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Israel in West Bank manhunt as Netanyahu under pressure

Right-wing Israelis, mostly from settlements in the occupied West Bank, protest outside the residence of Prime Minister Benjamin Netanyahu in Jerusalem
Right-wing Israelis, mostly from settlements in the occupied West Bank, protest outside the residence of Prime Minister Benjamin Netanyahu in Jerusalem AFP
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Ramallah (Palestinian Territories) (AFP)

Israeli forces kept up a manhunt Friday for a Palestinian who shot dead two soldiers in the occupied West Bank, as Prime Minister Benjamin Netanyahu faced rightwing pressure for a strong response.

Thursday's shooting was the latest incident shattering months of relative calm in the West Bank, where 400,000 Israelis live in settlements alongside more than 2.5 million Palestinians.

It was the third deadly attack by Palestinian gunmen in the West Bank in two months and set off demonstrations by settler groups against Netanyahu, whose rightwing government depends on their support.

Israeli media speculated Friday about the possibility of a new Palestinian "intifada," or uprising, against Israel's occupation of the West Bank.

In Thursday's attack, a gunman got out of his car and opened fire on soldiers and others outside a settlement in the central West Bank, killing two and seriously injuring another two Israelis before fleeing.

In response the army locked down the city of Ramallah, home to secular Palestinian president Mahmud Abbas, while calling in reinforcements.

Clashes between Palestinians and Israeli forces erupted in different parts of the West Bank, including inside Ramallah during army raids.

Settlers shouting for revenge threw stones at Palestinian vehicles, while an Arab bus driver was beaten by ultra-Orthodox Jews in Modiin Illit settlement, according to Israeli media reports.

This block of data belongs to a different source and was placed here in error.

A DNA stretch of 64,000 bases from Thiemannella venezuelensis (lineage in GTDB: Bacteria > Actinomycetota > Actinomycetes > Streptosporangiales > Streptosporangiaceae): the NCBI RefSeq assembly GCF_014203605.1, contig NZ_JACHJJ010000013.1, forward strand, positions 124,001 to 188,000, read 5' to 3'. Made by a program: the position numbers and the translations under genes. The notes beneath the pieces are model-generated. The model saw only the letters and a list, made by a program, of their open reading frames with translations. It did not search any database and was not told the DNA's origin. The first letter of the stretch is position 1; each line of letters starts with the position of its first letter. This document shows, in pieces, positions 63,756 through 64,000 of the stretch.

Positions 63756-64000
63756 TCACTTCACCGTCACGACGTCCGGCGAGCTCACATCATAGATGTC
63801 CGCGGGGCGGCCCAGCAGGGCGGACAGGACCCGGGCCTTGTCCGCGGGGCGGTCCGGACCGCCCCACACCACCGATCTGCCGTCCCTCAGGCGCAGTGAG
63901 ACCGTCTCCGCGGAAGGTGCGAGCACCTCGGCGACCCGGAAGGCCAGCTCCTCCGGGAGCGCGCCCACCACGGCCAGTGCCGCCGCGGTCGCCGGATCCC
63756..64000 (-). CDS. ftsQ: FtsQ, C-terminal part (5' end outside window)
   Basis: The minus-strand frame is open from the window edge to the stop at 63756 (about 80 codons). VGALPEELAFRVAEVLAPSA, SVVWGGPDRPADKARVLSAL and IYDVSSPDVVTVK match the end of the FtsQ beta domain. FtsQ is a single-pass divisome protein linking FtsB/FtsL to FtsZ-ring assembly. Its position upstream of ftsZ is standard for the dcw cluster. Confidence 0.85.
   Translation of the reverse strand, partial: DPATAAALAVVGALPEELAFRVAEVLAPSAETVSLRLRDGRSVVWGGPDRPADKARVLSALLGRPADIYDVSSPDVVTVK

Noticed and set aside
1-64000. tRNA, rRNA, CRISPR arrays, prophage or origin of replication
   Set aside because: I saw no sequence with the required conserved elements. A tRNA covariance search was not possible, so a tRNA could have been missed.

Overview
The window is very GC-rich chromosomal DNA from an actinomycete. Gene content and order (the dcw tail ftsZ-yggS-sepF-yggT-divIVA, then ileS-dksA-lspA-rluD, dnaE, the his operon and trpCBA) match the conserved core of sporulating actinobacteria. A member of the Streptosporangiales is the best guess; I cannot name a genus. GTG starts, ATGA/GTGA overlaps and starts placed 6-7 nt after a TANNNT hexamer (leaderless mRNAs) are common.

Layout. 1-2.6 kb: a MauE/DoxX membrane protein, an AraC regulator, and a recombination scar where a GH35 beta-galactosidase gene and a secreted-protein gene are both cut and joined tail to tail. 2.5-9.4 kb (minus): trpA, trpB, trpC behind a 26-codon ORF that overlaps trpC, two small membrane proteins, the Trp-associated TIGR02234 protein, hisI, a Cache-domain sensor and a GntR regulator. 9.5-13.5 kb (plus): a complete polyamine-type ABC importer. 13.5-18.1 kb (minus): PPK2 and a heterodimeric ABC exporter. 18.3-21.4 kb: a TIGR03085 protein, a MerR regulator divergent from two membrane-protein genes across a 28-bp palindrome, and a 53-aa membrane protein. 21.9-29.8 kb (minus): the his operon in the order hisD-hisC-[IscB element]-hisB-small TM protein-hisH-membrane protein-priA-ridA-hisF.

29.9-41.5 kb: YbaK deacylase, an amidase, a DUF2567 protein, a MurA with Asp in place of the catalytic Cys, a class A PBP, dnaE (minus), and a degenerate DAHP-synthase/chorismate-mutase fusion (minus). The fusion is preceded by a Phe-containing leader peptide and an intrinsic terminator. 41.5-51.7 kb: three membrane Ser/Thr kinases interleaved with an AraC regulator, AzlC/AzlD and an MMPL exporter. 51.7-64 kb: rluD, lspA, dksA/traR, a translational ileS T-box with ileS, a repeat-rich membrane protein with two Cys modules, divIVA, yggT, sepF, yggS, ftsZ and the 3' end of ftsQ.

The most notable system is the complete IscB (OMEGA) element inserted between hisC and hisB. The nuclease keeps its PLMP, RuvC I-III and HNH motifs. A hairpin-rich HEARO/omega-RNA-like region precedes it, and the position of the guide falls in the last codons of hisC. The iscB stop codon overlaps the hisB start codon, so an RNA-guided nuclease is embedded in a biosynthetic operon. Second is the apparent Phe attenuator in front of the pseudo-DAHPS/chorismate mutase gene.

In overnight raids, the army said it arrested 40 Palestinians, most of them affiliated to the Islamist movement Hamas which has claimed responsibility for two recent shooting attacks.

It has not yet claimed Thursday's attack, though Israeli officials point the finger of blame in its direction.

The army did not say it had made arrests linked directly to the latest attack.

At a checkpoint near the Beit El settlement on Friday morning, a soldier was moderately wounded after a man hit him with a rock before fleeing, the army said.

- West Bank opens 'new page' -

Friday threatened to be another tense day with Palestinian movements, including Hamas, calling for protests in the West Bank after weekly prayers.

Israel has controlled the West Bank since seizing it in a 1967 war.

Settlements are considered illegal by the international community and are seen as one of the greatest obstacles to peace, though Israel disputes this.

Hamas, for its part, has controlled the Gaza Strip since seizing it from Abbas's forces in 2007.

While Abbas's Palestinian Authority has limited self-rule in parts of the West Bank, Hamas cells still operate in the territory.

On Thursday, Hamas claimed responsibility for two shooting attacks that killed three Israelis, including a baby.

Hamas leader Ismail Haniya said Thursday that the West Bank had "opened a new page" in the movement's conflict with the Jewish state.

Netanyahu's coalition government, which has only a one-seat majority in parliament, relies on the support of pro-settler parties.

Rightwing protesters in Jerusalem late Thursday booed Netanyahu, while an MP from the far-right Jewish Home urged him to close all West Bank roads to Palestinians or have "blood on his hands".

Hugh Lovatt, an analyst at the European Council on Foreign Relations, said the situation was reminiscent to the buildup to the 2014 Gaza war.

"What adds further danger is that we are heading into elections in Israel in 2019, so Netanyahu will have to take a more forceful hand," Lovatt told AFP.

"He has long run on his security credentials, saying he keeps Israel safe, and his only real challenge comes from the right."

Netanyahu, whose Likud bloc heads the government, responded Thursday by announcing new measures to support settlements, but Yediot Aharonot newspaper said he would need to respond forcefully.

"When the settler lobby raises an outcry, the Likud ministers break into a sweat," it said.

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